Wagener said he had received some good substantive comments about the annual report.  For example, he heard from a land trust that had acquired conservation easements on 500 acres of land in 2007.  He said that this was relevant to the report because it is likely that due to the difficulty of tracking conservation easements statewide the annual report probably under-reports the annual land preservation progress.   The land trust is interested in meeting to discuss ways to capture more complete data.

 

Sherman raised the question about feedback in general about the annual report.  A discussion followed about what feedback mechanisms would be most appropriate and effective.

 

Wagener recommended that the Council again co-sponsor the Connecticut Forest Conservation Forum; members concurred.  

 

Wagener reported that a summer intern, Nathaniel Danforth, whom he introduced, was working on the ongoing wetlands report, looking specifically at the performance of municipalities that never report to the DEP.  He was going to the non-reporting towns and reviewing their records and permits for 2005.  Wagener said the staff was approaching a conclusion to this research.

 

Wagener said he would ask for the Councils’ concurrence in adding two complaints to the agenda under “Others.”

 

Citizen Complaints

 

Plainfield Renewable Energy – Wagener stated that a response to the Council’s letter to the Siting Council indicates that the Siting Council will hold a hearing in August on the question of whether the petition by Plainfield Renewable Energy needs to be re-opened.  He did not recommend testifying at this hearing as the issues are primarily legal in nature.

 

Seymour Inland Wetlands – Wagener reported that a number of complaints were received about a court decision regarding a wetlands case in Seymour, and reviewed the unusual history of the case.  The Superior Court upheld the town’s denial, but the Appellate Court reversed that and its remedy was to order the town to issue the permit, which is highly unusual.  The town is appealing the ruling to the State Supreme Court, and the Attorney General has asked the court for permission to file a brief in support of the town.

 

Others – Wagener said that he had received complaints about the proposed Army installation in Middletown. Wagener said that he learned that the project would be subject to the National Environmental Policy Act, but not the Connecticut Environmental Policy Act because the proposed involves no state funds.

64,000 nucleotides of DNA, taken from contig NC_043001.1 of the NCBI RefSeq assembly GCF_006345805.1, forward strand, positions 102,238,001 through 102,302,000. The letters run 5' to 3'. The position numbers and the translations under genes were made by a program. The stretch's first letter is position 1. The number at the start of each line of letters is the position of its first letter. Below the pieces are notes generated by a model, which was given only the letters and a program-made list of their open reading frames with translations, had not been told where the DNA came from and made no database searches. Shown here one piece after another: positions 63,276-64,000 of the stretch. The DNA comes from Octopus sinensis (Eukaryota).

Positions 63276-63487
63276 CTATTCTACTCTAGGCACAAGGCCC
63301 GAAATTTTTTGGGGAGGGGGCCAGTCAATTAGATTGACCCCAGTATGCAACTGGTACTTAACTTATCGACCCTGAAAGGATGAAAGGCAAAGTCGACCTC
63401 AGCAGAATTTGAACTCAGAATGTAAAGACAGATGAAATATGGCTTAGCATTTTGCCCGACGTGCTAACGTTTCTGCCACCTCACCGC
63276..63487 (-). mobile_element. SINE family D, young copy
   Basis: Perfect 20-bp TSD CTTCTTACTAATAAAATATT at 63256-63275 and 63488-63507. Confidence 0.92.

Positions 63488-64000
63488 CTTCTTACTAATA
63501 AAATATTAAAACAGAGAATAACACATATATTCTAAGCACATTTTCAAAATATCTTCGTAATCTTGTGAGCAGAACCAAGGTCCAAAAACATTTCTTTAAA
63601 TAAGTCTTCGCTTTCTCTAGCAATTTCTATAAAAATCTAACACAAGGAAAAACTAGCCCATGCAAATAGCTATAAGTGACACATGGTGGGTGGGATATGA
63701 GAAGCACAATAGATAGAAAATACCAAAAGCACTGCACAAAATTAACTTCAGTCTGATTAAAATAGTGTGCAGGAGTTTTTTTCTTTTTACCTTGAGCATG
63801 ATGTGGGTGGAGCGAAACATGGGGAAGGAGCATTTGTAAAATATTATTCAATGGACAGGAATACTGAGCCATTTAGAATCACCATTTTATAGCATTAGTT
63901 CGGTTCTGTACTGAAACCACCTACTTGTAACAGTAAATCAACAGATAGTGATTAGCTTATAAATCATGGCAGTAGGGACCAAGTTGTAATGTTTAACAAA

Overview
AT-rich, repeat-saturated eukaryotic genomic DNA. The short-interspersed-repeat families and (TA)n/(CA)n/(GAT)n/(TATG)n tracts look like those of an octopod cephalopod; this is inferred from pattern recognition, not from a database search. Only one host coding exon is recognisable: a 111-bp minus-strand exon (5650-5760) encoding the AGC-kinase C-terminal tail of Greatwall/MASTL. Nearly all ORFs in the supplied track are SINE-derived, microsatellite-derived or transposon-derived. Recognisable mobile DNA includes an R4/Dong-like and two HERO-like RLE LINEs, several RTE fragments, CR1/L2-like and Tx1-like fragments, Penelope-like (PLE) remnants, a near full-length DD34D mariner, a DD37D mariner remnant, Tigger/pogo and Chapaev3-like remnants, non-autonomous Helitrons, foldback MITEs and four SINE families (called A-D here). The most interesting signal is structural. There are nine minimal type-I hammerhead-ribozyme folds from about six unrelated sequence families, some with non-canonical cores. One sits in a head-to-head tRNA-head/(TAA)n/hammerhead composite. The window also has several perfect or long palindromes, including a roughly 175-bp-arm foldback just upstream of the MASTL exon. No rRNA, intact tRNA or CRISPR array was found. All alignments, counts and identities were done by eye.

An interesting inquiry came from a citizen who witnessed a large traffic jam caused by highway work being conducted by the Department of Transportation on an Ozone Alert Day.  The citizen suggested that state highway maintenance activities be curtailed on such days. Wagener said he believed the idea has some merit and urged the Council to consider a recommendation to the DEP on this, especially since the DEP is in the process of submitting a revised state implementation plan for air quality (specifically fine particulates) to the federal EPA. Wagener pointed out that other jurisdictions have such restrictions and said he would circulate a draft memo in support of the idea by e-mail to the Council members for their input.  Members agreed, by consent, to send such a recommendation to the DEP, with exact language to be circulated by email.  Fernandez added that paving as well as repairs should be banned on such days.  A discussion followed about the costs of such a restriction and the cost and safety of doing such repairs and paving at night. 

 

Review of State Agency Actions

 

South Windsor I-291 Gateway Zone – The Department of Economic and Community Development’s (DECD’s) revised Record of Decision had been submitted to the Office of Policy and Management (OPM) regarding the proposed Gateway Project in South Windsor.  Wagener said that one of the Council’s recommendations was addressed, and that by agreement with the DECD local permits must be approved by the DECD to ensure implementation of required habitat mitigation measures.   The other areas of concern that were expressed by the Council in its December 17, 2007 memo were not addressed. Members agreed to send the draft memo, which had been prepared by Wagener and distributed in advance, to OPM in anticipation of OPM’s consultation with Council staff on t-his matter .